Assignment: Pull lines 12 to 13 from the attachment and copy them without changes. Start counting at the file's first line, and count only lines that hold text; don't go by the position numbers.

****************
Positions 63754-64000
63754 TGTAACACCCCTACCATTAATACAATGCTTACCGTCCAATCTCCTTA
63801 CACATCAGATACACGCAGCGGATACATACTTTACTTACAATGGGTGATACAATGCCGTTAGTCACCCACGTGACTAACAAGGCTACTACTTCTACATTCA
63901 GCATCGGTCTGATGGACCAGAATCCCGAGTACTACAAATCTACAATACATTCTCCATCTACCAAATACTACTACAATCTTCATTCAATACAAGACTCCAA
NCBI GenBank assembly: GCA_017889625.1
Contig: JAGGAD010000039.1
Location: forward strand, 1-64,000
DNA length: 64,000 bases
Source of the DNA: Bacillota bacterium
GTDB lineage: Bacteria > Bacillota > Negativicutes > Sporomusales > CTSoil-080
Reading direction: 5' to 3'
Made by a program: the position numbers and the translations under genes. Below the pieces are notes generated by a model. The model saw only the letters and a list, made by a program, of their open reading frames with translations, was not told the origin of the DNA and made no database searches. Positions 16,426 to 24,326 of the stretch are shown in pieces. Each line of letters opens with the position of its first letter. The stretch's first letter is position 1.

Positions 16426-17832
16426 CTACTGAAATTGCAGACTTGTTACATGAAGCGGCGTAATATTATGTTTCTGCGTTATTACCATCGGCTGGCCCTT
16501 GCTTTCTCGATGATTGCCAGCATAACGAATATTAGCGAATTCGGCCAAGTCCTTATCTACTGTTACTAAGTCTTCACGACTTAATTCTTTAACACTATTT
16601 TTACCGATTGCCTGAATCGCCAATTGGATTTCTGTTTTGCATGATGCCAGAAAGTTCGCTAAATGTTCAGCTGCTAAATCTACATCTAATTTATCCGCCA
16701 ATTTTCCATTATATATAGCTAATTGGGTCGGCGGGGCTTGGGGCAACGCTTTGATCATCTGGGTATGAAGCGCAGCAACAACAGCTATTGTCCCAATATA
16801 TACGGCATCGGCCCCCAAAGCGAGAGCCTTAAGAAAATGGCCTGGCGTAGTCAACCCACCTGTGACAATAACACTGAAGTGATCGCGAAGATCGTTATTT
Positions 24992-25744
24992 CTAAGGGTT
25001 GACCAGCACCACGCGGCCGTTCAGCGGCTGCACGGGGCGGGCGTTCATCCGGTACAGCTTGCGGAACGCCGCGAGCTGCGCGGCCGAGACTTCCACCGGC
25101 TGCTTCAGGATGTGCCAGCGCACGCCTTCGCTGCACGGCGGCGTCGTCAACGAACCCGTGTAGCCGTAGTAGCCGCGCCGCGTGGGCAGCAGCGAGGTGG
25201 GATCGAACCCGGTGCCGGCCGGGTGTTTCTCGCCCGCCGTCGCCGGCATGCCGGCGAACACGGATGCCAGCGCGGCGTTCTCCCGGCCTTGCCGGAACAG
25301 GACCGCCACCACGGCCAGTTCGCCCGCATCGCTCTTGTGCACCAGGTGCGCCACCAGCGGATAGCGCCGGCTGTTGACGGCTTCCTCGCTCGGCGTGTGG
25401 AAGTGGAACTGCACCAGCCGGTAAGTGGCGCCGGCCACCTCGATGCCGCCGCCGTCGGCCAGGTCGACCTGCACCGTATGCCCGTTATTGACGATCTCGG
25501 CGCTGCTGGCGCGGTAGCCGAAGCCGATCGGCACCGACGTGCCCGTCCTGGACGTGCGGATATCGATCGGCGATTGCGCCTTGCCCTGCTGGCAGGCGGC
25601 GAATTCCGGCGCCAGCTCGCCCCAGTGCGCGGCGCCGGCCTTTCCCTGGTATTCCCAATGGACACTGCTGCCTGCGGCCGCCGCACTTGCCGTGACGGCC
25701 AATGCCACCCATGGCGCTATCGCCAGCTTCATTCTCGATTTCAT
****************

Made by a program: the position numbers and the translations under genes. Below the pieces are notes generated by a model. The model saw only the letters and a list, made by a program, of their open reading frames with translations, was not told the origin of the DNA and made no database searches. Positions 16,426 to 24,326 of the stretch are shown in pieces. Each line of letters opens with the position of its first letter. The stretch's first letter is position 1.

Positions 16426-17832